has a good point about fractal
structure being a possible method of DNA
conservation, but that is not the only possible reason for the occurance of fractal-like structures in living organism
s. Fractal structures can also have advantages in other terms such as surface area to volume ratio
s. The branching structures in the alveoli
of the lungs and the capillary
beds of the circulatory system are good examples of such fractals. Their repeated branching structure gives them a high surface area to volume area, which is excellent for O2
, and other chemical exchanges. The same can be said for the branching of trees, which uses small amounts of tissue to create a large area for leaves, which we all know absorb the light that the trees need.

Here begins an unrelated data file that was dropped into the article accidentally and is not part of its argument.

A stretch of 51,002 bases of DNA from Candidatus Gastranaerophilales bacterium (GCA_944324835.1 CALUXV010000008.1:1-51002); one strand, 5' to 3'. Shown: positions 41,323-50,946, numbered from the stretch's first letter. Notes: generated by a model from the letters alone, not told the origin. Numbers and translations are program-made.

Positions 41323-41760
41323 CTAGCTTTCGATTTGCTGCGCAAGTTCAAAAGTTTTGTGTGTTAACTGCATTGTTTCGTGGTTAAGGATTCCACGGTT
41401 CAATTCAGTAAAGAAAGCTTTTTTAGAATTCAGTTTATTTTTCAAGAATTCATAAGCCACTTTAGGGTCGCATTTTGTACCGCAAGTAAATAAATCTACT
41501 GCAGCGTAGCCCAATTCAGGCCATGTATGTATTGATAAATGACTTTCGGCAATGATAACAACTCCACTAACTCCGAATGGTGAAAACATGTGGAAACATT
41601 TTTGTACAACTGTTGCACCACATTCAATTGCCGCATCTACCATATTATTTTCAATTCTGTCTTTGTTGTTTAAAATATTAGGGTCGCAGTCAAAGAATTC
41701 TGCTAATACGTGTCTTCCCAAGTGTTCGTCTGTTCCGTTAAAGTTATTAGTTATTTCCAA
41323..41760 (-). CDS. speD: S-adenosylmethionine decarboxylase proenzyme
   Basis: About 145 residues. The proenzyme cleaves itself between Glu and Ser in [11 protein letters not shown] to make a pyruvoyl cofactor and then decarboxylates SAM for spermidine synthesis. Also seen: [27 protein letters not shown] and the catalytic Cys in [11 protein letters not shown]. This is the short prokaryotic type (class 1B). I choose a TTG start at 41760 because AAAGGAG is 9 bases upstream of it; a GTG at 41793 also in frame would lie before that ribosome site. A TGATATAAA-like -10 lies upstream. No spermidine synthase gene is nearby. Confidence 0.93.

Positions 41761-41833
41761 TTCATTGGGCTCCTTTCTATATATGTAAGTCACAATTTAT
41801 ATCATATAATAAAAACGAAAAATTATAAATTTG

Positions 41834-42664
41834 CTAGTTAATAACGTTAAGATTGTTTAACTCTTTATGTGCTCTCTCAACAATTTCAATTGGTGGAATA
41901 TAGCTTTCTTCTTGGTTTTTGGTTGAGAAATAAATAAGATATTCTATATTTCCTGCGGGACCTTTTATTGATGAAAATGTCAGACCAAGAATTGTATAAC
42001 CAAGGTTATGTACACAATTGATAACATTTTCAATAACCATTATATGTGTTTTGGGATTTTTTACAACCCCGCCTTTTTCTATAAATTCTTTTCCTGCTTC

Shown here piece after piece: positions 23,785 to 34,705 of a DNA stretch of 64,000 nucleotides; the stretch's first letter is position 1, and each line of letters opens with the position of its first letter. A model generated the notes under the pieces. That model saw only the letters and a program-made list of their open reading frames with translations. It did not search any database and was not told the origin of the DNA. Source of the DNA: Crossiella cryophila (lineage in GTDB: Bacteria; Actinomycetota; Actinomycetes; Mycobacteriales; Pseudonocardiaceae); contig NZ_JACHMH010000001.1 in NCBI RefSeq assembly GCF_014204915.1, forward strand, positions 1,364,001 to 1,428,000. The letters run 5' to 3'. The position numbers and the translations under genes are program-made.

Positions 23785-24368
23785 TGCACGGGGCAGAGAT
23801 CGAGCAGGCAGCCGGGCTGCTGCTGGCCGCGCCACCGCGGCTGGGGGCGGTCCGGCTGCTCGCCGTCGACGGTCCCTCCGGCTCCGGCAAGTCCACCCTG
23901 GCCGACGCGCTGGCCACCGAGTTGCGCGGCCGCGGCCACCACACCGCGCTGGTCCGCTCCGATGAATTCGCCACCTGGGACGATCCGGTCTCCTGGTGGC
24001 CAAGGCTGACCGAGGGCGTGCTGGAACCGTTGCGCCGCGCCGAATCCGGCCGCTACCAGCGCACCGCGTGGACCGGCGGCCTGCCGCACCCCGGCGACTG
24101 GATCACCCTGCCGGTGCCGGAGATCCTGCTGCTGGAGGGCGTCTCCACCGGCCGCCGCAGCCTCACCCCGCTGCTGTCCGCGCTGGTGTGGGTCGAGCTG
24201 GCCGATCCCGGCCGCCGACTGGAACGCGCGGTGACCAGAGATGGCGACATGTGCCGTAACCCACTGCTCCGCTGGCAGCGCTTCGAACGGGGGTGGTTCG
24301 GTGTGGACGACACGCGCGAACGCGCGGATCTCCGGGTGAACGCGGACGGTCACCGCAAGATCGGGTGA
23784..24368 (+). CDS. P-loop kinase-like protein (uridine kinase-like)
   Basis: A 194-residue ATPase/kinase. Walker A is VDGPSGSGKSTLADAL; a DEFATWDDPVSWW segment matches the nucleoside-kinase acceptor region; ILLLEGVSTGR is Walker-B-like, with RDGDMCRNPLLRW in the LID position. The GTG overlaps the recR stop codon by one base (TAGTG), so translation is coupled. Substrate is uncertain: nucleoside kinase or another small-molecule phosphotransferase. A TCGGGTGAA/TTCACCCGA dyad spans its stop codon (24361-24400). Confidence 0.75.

More area = more light = more energy for the trees.
Less volume = less cells to support = less effort.
The fractal-like structure of these organisms is probably not directly coded in the DNA of the organism. There are lots of mathematical ways to generate fractals, but I doubt one would find any analogue to them in the DNA. It seems most likely that the complex
interactions of systems of protein
s are what result in these fractal-like structures, and that this being advantageous, was a property evolution
decided to hang on to.
I say fractal-like to refer to such structures, because fractals are not rigidly defined in the mathematical literature, and also because these structures generally do not have all of the properties
attributed to fractals, at least not in the mathematical sense. Mathematical fractals are self-similar
scales, and are often predictably self-similar. Natural examples of fractals on the other hand, tend to have only qualitative
self-similarity which can extend over large or small scales. It's a tricky thing to define, but the concepts of chaos theory
and the fractal nature of real world objects are almost definitely linked.